Tips to Help Decrease Anxiety Levels in Preschoolers

Preschool children experience anxiety for a variety of reasons including transitions, changes to their routines or disruptions in theanxiety in preschoolers home.  Some children simply have a higher ‘set’ anxiety level than others.  If your preschooler is experiencing anxiety, try these tips to get him feeling happy and calm.

Tips to Decrease Anxiety Levels in Preschoolers:

  • Model good social skills. When a child sees his parents having meaningful friendships, he will be more inclined to want to make friends of his own.
  • Act as an intermediary for the child in social situations. Help the child introduce himself to other kids.  Encourage the kids to play with toys, or suggest a game.  Setting up regular play dates can be helpful. Even if the children don’t play directly with each other, being around other kids can help a child become less shy.
  • Talk to the child about his fears. If the child seems anxious around peers, ask the child if he knows why he feels afraid.  Social anxiety in preschoolers is often residual separation anxiety; the child may feel uncomfortable being away from his parent.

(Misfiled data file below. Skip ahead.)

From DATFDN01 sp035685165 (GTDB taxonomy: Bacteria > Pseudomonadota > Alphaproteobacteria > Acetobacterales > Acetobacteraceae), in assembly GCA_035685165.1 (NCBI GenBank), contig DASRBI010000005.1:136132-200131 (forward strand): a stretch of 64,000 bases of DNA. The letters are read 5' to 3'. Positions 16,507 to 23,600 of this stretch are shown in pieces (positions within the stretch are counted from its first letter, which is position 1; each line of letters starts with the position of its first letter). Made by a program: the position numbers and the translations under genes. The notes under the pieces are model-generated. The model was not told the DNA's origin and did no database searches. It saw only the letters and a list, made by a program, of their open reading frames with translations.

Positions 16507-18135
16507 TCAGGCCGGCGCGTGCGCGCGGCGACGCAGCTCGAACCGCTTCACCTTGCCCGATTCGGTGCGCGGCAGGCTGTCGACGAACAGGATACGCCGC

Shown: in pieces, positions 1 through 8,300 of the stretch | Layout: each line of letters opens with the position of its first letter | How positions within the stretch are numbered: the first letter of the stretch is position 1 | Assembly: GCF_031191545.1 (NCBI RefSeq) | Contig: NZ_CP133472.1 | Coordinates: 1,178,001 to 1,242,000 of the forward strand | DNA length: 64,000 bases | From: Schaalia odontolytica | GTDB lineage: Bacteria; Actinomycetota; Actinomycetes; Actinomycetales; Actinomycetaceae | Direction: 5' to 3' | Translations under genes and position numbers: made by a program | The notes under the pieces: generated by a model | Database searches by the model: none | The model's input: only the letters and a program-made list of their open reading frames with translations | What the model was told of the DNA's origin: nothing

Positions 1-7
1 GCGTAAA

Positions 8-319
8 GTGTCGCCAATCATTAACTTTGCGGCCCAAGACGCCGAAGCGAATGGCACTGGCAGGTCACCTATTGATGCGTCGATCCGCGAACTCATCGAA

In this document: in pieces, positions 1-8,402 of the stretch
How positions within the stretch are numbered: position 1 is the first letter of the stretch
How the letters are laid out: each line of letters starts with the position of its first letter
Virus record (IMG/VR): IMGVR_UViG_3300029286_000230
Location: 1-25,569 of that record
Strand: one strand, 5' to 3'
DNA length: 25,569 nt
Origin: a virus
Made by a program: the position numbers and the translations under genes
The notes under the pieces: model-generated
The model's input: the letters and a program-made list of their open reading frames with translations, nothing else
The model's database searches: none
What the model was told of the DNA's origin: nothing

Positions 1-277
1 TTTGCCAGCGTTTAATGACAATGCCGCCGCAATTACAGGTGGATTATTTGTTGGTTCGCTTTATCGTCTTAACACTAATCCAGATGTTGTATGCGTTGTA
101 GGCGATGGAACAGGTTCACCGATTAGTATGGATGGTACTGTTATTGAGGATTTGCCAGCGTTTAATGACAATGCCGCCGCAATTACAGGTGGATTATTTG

• Engage in pretend play:  Preschoolers love pretend play, and this provides them with several useful social skills.  By engaging in pretend play, you may have an opportunity to see the child act out his fears in social situations.  By learning about these fears, you can help to work past them.

Anxiety is normal for developing preschoolers to some degree.  However, if you suspect your child has higher than normal levels or anxiety, or if his anxiety is interfering with daily functioning, consult a mental health professional.

For more information, click here to watch a Pediatric TV episode on anxiety disorders in children.

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Koos Bokhorst, Fritz A. Goossens, Piet A. DeRuyter, “Early detection of social anxiety: Reliability and validity of a teacher questionnaire for the identification of social anxiety in young children,” BNet.

Robert J. Coplna, Ph.D., “Social Anxiety and Maladjustment in the Preschool,” McMaster Univeristy.

The Emotional Life of the Toddler. Lieberman, Alicia F. 1995. Print.